Of course, identity is a fluid and fragile thing, especially online, and hoaxes are not new. However, the story of Amina is notable as an example of “civic fiction” (a new term coined by Molly, apparently) in that, rather than actually being a bridge figure, she was really just a mirror.  Because she was fabricated by someone from the same context that she was created to appeal to, her story could only reflect the expectations, misgivings, and aspirations of her audience, i.e. those of an educated fundamentally Western woman struggling for democracy in a repressive regime.  This shared context is what ended up making the Amina story so appealing to Western journalists and media outlets, as her author was effectively trained by saturation in the media environment they constructed, and thus able to produce a narrative using the same tropes and patterns.

One of the last things Molly claimed was that even though Amina was a fabricated persona, she did “political work”.  I suspect that this term has particular semantics in political science or theory, but I interpreted it to mean that, despite the abhorrence of the impersonation (especially of someone in an “at-risk” or disenfranchised demographic), the fiction of Amina served its audience’s purpose in providing a bridge figure (despite her actually being a mirror), and was a genuine political actor (manifested in many ways, including by contributing to the narrative of the Syrian uprising and the coalescing of various activist communities when efforts to locate her after her arrest began).  The irony is that the power to do that work was granted by a media apparatus that blindly passed the Amina story along to the same audience from whence her creator came, instead of doing its purported job of mediating sources and identifying the fact (or, deception in this case) of the figure in question.

While reading further on this story, I came across a related, very pointed quote from Louise Carolin that I think is relevant in other social advocacy contexts:

[the first rule of being an ally is] don’t try to speak for the people you’re trying to support

The fungibility of identity was a recurring theme throughout the conference, and has been something I’ve bumped up against personally and professionally over and over. I still remember pining to play Alter Ego on my Commodore-64 (a game that offered the ability to simulate living another life, with different circumstances and decisions than your own), the impact that _why had (and still has) on friends of mine, and so on. I likewise remain fascinated by the Amina case study, how her persona was constructed, how the rest of the world largely accepted it until forced to do otherwise, and what all of this implies for identity on smaller stages and in different types of social spaces.

Stacks as States

On Saturday, Jay Springett gave a presentation that was framed with a question: why can Mark Zuckerberg call Barack Obama on the phone?  The punchline was that various “stacks” (i.e. sets of infrastructure that are housed within particular centrally-controlled, cross-national organizational silos, e.g. Facebook, Google, Twitter) are themselves sovereign, via exactly the same mechanisms true nation-states are.  While nations generally are defined by the lands and other natural resources they control, the network and computational sorts of “stacks” have equivalent corollaries in data, information architecture, computational infrastructure, citizenry in the form of dependent users, and effective international recognition on this basis as states themselves.  If you buy into this characterization, then it’s very clear why the executives of major centralized data and computation silos effectively have diplomatic relationships with heads of state: Obama doesn’t see Zuckerberg et al. as citizens of the United States, or even of the controlling parties of large corporations. They are peers.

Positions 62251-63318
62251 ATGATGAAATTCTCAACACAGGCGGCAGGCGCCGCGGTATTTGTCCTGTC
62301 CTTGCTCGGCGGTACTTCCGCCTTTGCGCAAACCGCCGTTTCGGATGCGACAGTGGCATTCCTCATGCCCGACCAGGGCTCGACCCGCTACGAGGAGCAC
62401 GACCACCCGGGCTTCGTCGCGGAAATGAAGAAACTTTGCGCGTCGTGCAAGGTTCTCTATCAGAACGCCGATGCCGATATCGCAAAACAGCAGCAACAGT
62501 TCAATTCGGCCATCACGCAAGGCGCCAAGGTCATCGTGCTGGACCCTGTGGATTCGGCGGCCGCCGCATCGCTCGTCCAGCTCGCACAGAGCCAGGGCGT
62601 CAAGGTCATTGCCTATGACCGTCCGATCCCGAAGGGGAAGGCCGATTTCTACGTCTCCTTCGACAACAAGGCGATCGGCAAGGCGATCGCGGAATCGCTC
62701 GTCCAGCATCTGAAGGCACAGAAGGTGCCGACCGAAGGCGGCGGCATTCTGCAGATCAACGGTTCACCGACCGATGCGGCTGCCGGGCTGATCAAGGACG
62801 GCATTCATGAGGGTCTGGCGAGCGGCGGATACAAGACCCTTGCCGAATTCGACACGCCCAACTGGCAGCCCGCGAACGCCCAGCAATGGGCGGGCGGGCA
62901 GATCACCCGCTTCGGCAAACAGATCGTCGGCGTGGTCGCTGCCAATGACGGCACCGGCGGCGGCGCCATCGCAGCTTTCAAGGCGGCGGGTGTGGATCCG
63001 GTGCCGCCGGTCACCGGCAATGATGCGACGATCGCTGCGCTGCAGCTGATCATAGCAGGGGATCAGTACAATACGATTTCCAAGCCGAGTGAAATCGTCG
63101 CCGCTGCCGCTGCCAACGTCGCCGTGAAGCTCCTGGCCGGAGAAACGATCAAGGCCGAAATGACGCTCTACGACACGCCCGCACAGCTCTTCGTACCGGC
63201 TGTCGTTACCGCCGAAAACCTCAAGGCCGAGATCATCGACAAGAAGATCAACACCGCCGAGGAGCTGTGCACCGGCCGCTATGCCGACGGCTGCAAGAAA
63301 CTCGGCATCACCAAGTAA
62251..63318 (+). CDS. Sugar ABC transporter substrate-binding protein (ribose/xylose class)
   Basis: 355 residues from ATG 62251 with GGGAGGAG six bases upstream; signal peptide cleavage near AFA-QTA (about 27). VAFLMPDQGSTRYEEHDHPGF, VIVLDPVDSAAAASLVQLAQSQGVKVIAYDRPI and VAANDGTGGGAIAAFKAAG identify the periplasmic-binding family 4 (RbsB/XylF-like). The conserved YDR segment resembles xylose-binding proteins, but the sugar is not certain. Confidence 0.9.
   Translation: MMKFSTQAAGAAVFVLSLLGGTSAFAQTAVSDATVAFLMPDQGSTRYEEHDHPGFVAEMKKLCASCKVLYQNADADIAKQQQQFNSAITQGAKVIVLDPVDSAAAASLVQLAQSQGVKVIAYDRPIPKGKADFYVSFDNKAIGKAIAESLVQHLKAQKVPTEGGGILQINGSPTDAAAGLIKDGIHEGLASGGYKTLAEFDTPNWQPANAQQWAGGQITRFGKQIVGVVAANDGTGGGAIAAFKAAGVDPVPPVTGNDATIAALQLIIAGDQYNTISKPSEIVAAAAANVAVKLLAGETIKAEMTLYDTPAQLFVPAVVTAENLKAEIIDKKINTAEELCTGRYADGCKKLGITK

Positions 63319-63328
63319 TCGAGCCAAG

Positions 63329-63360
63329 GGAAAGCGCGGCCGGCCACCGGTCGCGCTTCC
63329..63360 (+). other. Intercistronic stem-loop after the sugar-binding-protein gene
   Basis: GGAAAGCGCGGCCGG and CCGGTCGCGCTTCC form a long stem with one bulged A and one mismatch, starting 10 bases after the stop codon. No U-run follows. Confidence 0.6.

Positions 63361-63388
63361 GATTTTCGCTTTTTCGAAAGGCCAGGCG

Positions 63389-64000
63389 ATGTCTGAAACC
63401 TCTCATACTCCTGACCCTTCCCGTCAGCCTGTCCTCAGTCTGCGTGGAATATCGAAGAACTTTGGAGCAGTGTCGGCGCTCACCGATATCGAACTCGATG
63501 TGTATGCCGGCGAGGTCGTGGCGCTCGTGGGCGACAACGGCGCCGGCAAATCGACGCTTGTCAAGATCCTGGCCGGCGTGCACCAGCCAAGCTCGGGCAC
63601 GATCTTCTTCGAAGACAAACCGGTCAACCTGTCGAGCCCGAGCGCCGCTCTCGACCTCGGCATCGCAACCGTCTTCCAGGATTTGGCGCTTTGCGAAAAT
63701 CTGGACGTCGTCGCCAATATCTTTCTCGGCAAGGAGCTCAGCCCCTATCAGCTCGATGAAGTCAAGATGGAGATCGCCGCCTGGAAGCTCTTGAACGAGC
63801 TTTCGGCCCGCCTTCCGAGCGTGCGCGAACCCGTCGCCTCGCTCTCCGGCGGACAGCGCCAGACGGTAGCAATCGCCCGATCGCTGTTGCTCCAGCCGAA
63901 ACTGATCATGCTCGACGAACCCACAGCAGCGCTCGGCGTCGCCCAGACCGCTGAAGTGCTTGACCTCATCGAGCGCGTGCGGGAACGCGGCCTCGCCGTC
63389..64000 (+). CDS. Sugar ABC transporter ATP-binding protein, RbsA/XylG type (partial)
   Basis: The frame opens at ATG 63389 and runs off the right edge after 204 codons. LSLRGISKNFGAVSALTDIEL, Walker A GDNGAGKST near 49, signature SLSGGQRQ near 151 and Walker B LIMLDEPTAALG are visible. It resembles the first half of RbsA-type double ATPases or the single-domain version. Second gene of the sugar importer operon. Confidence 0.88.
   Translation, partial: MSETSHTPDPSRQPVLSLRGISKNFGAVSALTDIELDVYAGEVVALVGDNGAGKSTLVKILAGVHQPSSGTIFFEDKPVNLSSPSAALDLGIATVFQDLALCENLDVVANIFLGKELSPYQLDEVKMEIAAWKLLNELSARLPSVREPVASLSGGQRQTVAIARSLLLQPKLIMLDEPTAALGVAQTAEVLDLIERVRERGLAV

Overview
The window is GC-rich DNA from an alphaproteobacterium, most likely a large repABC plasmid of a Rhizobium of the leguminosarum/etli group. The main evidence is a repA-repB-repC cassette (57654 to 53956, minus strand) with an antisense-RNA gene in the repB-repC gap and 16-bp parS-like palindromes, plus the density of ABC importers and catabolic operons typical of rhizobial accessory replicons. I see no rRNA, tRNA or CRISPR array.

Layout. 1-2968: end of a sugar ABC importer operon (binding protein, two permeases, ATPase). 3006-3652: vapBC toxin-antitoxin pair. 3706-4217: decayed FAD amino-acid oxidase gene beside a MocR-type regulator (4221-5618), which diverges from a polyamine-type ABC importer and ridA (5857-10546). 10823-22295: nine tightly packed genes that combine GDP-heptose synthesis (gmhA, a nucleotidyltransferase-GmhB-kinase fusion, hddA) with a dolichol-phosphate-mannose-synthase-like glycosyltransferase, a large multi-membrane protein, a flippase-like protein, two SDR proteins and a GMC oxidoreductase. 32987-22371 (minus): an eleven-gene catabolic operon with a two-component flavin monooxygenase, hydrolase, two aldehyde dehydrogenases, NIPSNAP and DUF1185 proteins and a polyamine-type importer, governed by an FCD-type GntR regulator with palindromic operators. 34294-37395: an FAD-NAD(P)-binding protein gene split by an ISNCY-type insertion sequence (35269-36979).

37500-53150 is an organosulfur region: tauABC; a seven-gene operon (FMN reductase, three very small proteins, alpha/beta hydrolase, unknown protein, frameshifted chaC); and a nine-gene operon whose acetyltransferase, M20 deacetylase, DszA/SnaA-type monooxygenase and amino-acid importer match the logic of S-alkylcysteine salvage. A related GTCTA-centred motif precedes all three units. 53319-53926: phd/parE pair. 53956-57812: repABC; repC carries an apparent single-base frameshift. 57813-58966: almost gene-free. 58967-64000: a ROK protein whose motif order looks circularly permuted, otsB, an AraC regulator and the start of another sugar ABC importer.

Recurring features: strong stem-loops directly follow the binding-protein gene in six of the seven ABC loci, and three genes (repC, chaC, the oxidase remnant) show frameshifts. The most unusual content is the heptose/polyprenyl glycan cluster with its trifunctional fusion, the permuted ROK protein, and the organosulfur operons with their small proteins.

Taken this way, revelations around the activities of the NSA and other Five Eyes agencies are even more plausible and “understandable” than they were before: these agencies also view these centralized silos as states (or, at the very least, as state-like actors), and thus the same signals intelligence activities that any spy agency might deploy against another nation is perfectly well applicable to any of the large “stacks”. That these silos happen to be incorporated and domiciled within U.S. borders may imply certain legal technicalities, but such things don’t change the fundamental ways in which these organizations are viewed and related to by “real” nations, and thus the calculus used by intelligence agency personnel when making operational decisions.

Jay provided a very compelling presentation as to the plausibility of this sort of characterization of the geopolitical nature of the centralized sources of information and computation that we rely upon today.  Additional resources he cites as good ways to further understand the political nature of infrastructure include Roads to Power and Seeing like a State.

I was personally very glad to have stumbled across Jay’s presentation, as it provided a set of starting points — and most importantly, a related vocabulary — towards a developing a deeper set of questions around the controlling structures around these stacks of infrastructure, and what individuals and communities can do to assert their own agency with regard to their own infrastructure.  Jay’s own #stacktivism concept (an activism-focused term and set of resources for starting to understand the social implications of infrastructure) is one of these.